Thursday, 03 June 2021 12:00

Five good practices for revising translations

Written by Jenny Zonneveld

correcting red pen on printout

I’m regularly asked to revise other people’s translations and I work with a revision partner for much of my own translation work. It isn’t always comfortable seeing what a colleague suggests changing. After all, I’ve done my best to convey the meaning and message in my translation. Everyone has their own unique way of expressing themselves, and the same goes for translators. However, I might have misunderstood something in the source text or not spotted a typing mistake, so it’s good to have a colleague cast their eye on my work too. I’m always eager to learn and I attend a good number of workshops and webinars each year to further develop my skills as a translator, copywriter and editor. So when the opportunity arose in 2020 to attend a SENSE workshop entitled Best practice for revising translations given by the translation revision guru Brian Mossop (the author of Revising and Editing for Translators, 4th edition), I didn’t have to think twice.

What did I learn?

During the workshop we discussed revising our own translations as well as translations written by colleagues. We revise our writing, and that includes translation, because everyone makes mistakes. When revising, we read the text as if we are the end reader. If we notice something doesn’t read smoothly, that’s what we should correct. It’s a fact that different people notice different problems. What sounds okay to me might jar in someone else’s ears.

Productivity tools for revising

As a techy sort of person if there’s a tool that will help me and speed up my work, I’ll use it. I have two main tools I use for checking my work, PerfectIt to check consistency and enforce style rules, and TextAloud, a text to speech engine so I can hear what I’ve written. These tools help me eliminate things a spelling checker won’t find. For example, in haste I might type form when I meant to type from!

Revising my own work

When I revise my own translations, I check I’ve understood the source text properly and rendered it correctly in good English, in a style to suit the client’s intended audience. Naturally, I check all the numbers, I find and fix my own typos, improve the flow and ensure the spelling and grammar is all correct. If I change my mind and think of a better expression for something, I’m free to change my own writing.

Revising another translator’s work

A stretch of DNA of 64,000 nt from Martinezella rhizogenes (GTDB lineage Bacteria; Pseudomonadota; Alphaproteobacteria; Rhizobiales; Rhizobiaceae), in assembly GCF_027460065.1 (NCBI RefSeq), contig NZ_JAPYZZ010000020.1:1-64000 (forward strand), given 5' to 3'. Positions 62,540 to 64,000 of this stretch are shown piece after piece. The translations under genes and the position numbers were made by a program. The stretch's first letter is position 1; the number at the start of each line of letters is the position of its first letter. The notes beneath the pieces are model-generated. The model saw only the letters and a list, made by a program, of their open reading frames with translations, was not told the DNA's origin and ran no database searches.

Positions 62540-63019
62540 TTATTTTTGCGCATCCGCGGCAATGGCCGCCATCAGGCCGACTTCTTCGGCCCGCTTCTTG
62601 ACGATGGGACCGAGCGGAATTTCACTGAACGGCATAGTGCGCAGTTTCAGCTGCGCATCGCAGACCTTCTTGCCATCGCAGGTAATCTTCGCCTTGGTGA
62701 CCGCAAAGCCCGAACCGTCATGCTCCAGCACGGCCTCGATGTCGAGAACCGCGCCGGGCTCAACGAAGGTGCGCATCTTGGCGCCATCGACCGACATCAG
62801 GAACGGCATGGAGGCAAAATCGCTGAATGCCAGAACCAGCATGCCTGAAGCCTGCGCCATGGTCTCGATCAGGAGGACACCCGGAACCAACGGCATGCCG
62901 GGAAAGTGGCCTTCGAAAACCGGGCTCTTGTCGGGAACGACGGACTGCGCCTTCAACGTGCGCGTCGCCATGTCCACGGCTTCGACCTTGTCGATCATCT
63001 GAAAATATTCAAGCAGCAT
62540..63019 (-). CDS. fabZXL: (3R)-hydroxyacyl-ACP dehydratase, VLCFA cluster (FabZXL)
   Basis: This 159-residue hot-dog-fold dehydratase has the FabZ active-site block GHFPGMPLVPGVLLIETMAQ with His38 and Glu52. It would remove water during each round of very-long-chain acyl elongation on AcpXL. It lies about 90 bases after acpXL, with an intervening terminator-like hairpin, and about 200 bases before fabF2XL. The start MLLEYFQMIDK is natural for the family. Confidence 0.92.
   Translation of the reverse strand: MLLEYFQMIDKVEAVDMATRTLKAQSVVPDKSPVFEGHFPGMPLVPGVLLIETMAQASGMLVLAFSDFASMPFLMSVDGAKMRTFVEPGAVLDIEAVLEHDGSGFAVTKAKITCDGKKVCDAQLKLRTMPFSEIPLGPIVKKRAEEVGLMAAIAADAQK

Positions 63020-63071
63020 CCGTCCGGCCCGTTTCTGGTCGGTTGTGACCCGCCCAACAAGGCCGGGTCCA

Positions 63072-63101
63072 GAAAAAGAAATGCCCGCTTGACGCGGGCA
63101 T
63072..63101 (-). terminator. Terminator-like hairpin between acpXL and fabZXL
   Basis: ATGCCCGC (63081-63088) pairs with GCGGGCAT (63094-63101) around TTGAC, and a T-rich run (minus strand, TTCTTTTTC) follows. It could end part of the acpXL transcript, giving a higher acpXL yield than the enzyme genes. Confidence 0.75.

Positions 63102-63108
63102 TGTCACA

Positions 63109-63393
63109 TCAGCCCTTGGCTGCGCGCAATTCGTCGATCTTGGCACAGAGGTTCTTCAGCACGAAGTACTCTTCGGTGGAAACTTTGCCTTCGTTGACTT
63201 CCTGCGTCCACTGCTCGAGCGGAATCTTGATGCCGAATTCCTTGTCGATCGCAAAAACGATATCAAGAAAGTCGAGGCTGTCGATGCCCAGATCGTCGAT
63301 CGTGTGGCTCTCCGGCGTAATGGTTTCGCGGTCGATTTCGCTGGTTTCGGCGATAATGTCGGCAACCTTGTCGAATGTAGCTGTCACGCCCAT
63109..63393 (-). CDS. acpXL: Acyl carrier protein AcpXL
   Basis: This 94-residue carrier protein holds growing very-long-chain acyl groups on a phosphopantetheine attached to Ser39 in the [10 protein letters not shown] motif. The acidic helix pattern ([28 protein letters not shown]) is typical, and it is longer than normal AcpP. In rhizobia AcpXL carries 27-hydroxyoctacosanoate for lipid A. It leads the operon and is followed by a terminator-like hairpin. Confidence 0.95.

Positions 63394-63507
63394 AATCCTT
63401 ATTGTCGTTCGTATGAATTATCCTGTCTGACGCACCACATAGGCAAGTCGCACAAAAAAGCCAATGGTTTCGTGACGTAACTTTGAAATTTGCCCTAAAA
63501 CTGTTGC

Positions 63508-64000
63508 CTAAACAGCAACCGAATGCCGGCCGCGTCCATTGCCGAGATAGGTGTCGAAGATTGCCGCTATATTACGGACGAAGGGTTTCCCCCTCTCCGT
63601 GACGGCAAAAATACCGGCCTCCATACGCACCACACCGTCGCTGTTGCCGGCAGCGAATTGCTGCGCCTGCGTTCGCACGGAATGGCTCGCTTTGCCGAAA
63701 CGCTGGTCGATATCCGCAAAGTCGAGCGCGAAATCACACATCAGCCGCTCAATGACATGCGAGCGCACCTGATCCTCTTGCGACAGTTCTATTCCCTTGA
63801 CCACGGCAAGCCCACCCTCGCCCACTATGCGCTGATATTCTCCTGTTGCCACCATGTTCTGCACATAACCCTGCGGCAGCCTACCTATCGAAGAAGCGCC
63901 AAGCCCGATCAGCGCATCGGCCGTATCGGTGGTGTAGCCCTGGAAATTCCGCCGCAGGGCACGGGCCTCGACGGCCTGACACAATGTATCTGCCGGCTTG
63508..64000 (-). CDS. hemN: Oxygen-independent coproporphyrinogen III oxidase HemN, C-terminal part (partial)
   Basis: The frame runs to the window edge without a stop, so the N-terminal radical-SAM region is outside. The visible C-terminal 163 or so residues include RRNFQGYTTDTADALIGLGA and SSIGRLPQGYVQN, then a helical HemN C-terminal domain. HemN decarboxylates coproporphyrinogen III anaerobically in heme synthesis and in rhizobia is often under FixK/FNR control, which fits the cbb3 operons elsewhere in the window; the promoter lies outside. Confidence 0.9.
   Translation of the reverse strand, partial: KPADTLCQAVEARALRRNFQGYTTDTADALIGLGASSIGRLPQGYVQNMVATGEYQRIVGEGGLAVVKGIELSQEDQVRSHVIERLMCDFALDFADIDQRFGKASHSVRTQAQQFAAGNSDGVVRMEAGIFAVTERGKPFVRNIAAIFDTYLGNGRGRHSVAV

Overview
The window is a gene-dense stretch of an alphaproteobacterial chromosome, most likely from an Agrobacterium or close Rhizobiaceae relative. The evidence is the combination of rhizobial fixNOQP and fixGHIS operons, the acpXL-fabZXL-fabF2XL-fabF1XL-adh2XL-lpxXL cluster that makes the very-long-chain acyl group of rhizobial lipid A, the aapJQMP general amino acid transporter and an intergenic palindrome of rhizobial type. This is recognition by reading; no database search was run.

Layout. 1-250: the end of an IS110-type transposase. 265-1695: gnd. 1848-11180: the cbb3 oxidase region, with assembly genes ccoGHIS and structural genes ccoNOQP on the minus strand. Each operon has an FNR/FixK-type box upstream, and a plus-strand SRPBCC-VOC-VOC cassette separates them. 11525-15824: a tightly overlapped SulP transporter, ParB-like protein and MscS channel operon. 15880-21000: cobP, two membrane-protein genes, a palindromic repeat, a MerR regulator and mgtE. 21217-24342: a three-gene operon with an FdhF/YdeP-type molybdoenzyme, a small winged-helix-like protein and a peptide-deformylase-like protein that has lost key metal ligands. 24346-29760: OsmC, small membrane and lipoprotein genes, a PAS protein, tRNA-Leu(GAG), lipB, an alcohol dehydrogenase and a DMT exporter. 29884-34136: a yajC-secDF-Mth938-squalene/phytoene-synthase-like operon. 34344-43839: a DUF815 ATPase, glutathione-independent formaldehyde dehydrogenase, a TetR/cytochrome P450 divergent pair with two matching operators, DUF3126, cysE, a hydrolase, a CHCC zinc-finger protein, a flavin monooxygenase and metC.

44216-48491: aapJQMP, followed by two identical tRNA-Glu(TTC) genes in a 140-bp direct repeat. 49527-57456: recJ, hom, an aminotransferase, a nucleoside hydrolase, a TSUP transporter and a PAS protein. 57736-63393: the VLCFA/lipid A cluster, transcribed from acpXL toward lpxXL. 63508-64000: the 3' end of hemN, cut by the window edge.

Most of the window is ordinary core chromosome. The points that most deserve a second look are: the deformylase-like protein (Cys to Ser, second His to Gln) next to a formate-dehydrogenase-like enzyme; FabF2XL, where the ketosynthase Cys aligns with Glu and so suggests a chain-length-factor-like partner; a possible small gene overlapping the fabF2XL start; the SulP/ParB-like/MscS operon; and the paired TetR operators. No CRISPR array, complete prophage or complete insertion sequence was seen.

When I’m revising someone else’s translation work, I think carefully before using my red pen. Just as for my own work, I check the meaning of the source text is properly conveyed in good English and in a style to suit the client’s intended audience. I put myself in the position of the end reader. I will not be looking to make unnecessary changes, but I will make a change if I spot something that’s clearly a mistake or I can improve the rhythm and flow of the text, and so help convey the message even better.

My five revision guidelines

I’ve summarised my key learnings from the workshop in the following five revision guidelines I’ve written for myself.

  1. I justify the changes I make.
    If I can’t justify a change to the translation I’m revising, then it probably isn’t really necessary. It’s not good enough to rewrite a sentence just because I think it sounds better that way. Categories of changes that are justified include: the meaning is ambiguous, the sentence structure is confusing, there’s a grammar or terminology issue, the writing is too informal or has the wrong tone.
  2. I don’t impose my writing style on the translation.
    Some translators translate more literally and some more freely and there’s an acceptable range. I must also consider whether the degree of translation freedom taken is appropriate for the type of document and the target audience. I want to avoid imposing my style on someone else’s work.
  3. I avoid retranslating.
    I think it’s better to make a small change to the translation rather than rewrite the whole sentence. I take pride in my work and want to see as much of it as possible back after revision, so I try to do that for my colleagues too.
  4. I go along with the translator’s choices if making changes requires significant effort.
    A translator may have chosen to write in the passive voice where I would normally write in the active voice.
    Passive: New production methods were introduced by the company last month.
    Active: Last month the company introduced new production methods.
    It would take considerable effort to make these kind of changes throughout a document. I think a better solution is to make a note and allow the translator to make the appropriate changes themselves.
  5. I don’t impose my personal preferences.
    Many words and phrases have synonyms, for example ‘bear in mind’, ‘keep in mind’ ‘take into account’, ‘take into consideration’, ‘remember’. Which is the best to use? That’s a decision I leave to the translator.

These points are top of mind when I’m revising a translation. We’re human and we can all make mistakes, which is why revising makes sense.

 

This blog post was originally published on the Translatext blog.

Read 411 times Last modified on Thursday, 07 October 2021 21:08

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